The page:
Published: 15 Apr 2019

Healthy Heart for Healthy Aging

Dominick Kennerson Published: 15 Apr 2019

The cardiovascular health imperative in an aging society

In an era with unprecedented longevity and declining birth rates, we are approaching a future defined by more people aged over 60 than under 15 for the first time in human history. Organizations around the world must take action to proactively address age-related health challenges such as the rising prevalence and economic impact of cardiovascular diseases (CVDs). CVDs are the number one cause of death worldwide with a massive impact on quality of life as well as public health costs. How can we invest in cardiovascular health today, to ensure a sustainable and healthier society tomorrow?

 

 

Tackling the global impact of cardiovascular disease

The economic burden of CVDs in the almost 20 years between 2011 and 2030 totals $15.6 trillion. To put this in perspective, it is by far the largest economic burden of the four most prevalent non-communicable diseases (NCDs) worldwide:[1]

It is not only an economic challenge, but also a very personal one: For those affected by CVDs, quality of life is negatively impacted. When affected by CVDs, both patients and their caregivers often find that they can no longer continue to live their lives as they did before. Some are forced to miss work, or drop out altogether, causing repercussions for themselves as well as for the wider economy. Timely diagnosis and effective treatments can play a major role in reducing the burden of the disease for both patients and society.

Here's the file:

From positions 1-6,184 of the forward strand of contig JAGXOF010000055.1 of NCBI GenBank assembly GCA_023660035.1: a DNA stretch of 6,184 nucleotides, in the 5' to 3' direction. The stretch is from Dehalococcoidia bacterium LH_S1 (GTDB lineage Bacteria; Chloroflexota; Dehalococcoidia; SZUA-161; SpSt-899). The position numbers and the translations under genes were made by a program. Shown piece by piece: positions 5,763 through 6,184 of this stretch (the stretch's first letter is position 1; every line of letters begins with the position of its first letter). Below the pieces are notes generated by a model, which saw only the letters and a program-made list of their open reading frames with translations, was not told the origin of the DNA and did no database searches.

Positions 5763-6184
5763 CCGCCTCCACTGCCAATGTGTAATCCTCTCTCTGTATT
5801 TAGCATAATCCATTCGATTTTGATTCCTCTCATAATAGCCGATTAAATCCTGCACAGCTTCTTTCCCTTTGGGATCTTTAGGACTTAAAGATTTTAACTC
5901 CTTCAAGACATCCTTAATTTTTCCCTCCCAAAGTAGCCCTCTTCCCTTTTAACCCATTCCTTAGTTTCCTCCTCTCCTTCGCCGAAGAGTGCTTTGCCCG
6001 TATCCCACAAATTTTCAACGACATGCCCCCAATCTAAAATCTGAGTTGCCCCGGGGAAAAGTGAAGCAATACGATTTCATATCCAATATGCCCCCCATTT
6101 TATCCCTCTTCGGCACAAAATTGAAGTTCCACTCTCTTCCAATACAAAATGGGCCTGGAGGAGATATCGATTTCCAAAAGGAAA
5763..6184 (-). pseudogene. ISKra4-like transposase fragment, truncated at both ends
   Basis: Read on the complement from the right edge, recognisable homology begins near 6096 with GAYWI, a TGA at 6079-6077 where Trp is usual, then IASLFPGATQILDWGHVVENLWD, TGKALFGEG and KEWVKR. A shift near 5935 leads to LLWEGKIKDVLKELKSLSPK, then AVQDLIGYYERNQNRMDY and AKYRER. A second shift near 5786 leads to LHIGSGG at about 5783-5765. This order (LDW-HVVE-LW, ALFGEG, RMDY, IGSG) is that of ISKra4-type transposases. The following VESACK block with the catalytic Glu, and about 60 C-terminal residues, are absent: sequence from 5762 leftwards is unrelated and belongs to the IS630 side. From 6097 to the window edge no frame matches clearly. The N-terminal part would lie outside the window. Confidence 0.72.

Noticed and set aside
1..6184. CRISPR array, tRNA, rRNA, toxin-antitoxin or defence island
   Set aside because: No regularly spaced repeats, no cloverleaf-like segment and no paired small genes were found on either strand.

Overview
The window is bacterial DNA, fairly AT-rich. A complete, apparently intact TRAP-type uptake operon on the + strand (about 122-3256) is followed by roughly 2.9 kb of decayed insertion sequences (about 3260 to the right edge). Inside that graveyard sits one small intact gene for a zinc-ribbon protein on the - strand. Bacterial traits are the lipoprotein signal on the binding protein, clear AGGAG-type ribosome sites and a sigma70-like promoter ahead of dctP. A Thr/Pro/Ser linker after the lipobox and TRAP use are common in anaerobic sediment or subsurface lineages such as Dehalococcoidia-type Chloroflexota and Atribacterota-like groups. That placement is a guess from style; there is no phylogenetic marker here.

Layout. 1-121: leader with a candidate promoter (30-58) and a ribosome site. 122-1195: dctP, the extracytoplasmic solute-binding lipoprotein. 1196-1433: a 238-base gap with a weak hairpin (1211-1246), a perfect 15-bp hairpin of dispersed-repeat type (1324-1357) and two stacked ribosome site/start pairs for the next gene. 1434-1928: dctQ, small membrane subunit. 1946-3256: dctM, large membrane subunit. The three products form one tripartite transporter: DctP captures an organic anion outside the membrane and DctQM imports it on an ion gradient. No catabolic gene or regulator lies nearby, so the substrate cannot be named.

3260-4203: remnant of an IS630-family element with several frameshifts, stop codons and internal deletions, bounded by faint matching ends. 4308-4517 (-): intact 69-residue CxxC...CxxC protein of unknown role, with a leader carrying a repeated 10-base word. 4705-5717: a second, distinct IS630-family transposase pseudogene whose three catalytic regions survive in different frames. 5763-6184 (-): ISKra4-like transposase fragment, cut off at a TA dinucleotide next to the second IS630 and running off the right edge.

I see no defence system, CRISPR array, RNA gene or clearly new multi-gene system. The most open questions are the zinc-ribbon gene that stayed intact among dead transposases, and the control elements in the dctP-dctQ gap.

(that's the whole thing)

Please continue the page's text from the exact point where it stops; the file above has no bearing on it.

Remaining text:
Together with the Global Coalition on Aging (GCOA) we examined cardiovascular health in the context of population aging to identify three key areas of action where policy change and heightened societal recognition are needed:

 
1. Increase awareness of CVD risk and identify opportunities for action
Meaningful policy action on CVDs must promote awareness and education among the public, patients, caregivers, and healthcare professionals to empower healthy choices that reduce the risk for CVDs and related health challenges.

2. Drive innovation in CVD prevention, treatment and care
Policy-makers must recognize that innovation moves primarily through incremental advances, so we must accept and reward a research paradigm aligned with this stepwise progression.

3. Enable collaboration toward improved cardiovascular health
Effectively addressing the direct and indirect impacts of CVDs will require policies and platforms that engage a wide range of actors, including government agencies, health systems, the private sector, non-profits, multilateral organizations, and advocacy groups.

 

Entering the “Decade for Healthy Ageing”

Recently, other multilateral and national institutions alongside health policy decision-makers, such as the World Health Organization (WHO) and the G20, have recognized the importance of addressing growing health and economic challenges related to population aging. WHO’s “Decade for Healthy Ageing” and the G20 “Principles on Silver Economy and Active Ageing” are just two examples that emphasize the need to reframe the global aging ecosystem. Now is the time for a cultural shift and to advance a healthy aging agenda for cardiovascular diseases. Policy-makers must continue this momentum to establish programs and forge collaborations that realize a sustainable course for healthy and active aging, whereby CVDs require urgent attention.
 
Read our Whitepaper “A Healthy Heart for Healthy Aging: The Need for Awareness, Innovation, and Collaboration in Cardiovascular Health”.
 


 
[1] World Economic Forum and Harvard School of Public Health, “The Global Economic Burden of Non-communicable Diseases,” 2011.